Jul 26 2010
Asked about the “threat that’s invading our country from the Muslims,” Ramsey proclaimed his support for the Constitutional guarantee that “Congress shall make no law” when it comes to religion, but he thinks that “Islam, arguably, is less a faith than a cult.”
Tennessee Lt. Gov. Ron Ramsey, currently running third in the state’s Republican gubernatorial primary race, says he’s not sure if Constitutional guarantees of freedom of religion apply to the followers of the world’s second-largest faith, Islam.
“Now, you could even argue whether being a Muslim is actually a religion, or is it a nationality, way of life, cult whatever you want to call it,” Ramsey said. “Now certainly we do protect our religions, but at the same time this is something we are going to have to face.”
The question, Ramsey mused, was related to the simmering topic of a new Muslim community center scheduled to be built in Murfreesboro, Tennessee. Ramsey, like many conservatives weighing in on the debate proceeded to foment fears that Sharia saw would be practiced by Muslims there.
“Now, you know, I’m all about freedom of religion. I value the First Amendment as much as I value the Second Amendment as much as I value the Tenth Amendment and on and on and on,” he said. “But you cross the line when they try to start bringing Sharia Law here to the state of Tennessee — to the United States. We live under our Constitution and they live under our Constitution.”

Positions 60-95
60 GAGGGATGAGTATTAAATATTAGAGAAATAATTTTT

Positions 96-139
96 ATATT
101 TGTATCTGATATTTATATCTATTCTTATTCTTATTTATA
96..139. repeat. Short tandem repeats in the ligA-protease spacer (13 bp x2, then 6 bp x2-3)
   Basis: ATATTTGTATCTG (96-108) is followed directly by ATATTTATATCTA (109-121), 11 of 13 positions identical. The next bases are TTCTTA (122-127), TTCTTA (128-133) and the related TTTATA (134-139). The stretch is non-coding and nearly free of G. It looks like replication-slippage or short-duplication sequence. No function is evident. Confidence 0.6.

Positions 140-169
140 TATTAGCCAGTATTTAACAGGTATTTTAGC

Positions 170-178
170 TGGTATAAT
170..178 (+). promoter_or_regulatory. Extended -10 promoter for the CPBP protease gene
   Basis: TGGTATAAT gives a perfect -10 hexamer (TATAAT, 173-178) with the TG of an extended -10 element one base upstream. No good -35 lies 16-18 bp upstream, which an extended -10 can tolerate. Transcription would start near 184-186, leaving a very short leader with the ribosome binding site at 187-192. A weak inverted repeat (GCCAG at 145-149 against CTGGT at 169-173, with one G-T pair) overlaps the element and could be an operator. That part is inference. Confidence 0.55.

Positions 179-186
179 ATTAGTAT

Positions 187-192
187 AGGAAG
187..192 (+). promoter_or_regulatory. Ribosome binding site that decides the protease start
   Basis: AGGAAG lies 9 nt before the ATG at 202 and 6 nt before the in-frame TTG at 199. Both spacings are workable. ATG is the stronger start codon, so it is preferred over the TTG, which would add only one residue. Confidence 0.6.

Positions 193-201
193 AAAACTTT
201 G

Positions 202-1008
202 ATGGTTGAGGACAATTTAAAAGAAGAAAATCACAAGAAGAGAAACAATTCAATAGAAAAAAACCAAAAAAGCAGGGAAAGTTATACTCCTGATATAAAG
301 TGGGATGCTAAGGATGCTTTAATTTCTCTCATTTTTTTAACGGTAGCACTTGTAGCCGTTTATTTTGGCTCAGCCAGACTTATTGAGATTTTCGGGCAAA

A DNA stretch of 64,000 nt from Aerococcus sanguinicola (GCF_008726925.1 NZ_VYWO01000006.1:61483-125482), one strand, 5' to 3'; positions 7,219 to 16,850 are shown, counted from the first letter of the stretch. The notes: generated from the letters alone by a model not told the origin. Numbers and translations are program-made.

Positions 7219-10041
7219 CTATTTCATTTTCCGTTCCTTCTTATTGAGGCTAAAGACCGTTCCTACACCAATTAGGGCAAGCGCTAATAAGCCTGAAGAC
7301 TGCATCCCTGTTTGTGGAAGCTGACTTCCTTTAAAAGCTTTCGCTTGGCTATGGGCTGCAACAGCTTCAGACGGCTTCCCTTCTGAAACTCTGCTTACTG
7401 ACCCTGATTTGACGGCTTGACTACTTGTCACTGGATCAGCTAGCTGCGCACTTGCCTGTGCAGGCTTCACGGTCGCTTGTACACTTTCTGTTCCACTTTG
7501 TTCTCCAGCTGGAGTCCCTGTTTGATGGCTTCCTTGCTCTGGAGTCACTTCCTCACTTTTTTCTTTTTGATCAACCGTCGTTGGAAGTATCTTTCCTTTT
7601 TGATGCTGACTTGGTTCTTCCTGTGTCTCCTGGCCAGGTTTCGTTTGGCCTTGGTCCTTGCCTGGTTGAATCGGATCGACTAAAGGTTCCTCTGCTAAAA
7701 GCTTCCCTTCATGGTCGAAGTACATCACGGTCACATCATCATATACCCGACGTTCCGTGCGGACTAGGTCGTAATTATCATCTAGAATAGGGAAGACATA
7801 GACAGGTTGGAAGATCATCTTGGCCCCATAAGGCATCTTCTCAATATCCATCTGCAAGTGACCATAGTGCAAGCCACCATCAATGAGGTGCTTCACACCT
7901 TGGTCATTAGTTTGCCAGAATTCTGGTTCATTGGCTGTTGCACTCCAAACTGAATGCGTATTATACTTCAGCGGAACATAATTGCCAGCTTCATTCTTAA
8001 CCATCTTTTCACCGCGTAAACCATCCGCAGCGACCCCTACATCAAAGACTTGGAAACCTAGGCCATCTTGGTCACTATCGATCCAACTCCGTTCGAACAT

The community center (and Republican Congressional candidate Lou Ann Zelenik’s merciless attacks on it) has become a hot topic in Tennessee, and it’s likely that the man in the audience was referring to the community center when he asked his question. But it’s also worth noting the question the man actually asked when considering Ramsey’s answer.
“We’ve got a threat that’s invading our country from the Muslims,” the man said. “What’s your stand?” Today, Ramsey gave me an answer to that question that channeled Sarah Palin’s Twitter feed.
“My concern is that far too much of Islam has come to resemble a violent political philosophy more than peace-loving religion,” he said in an email. “It’s time for American Muslims who love this country to publicly renounce violent jihadism and to drum those who seek to do America harm out of their faith community.” Talking Points Memo
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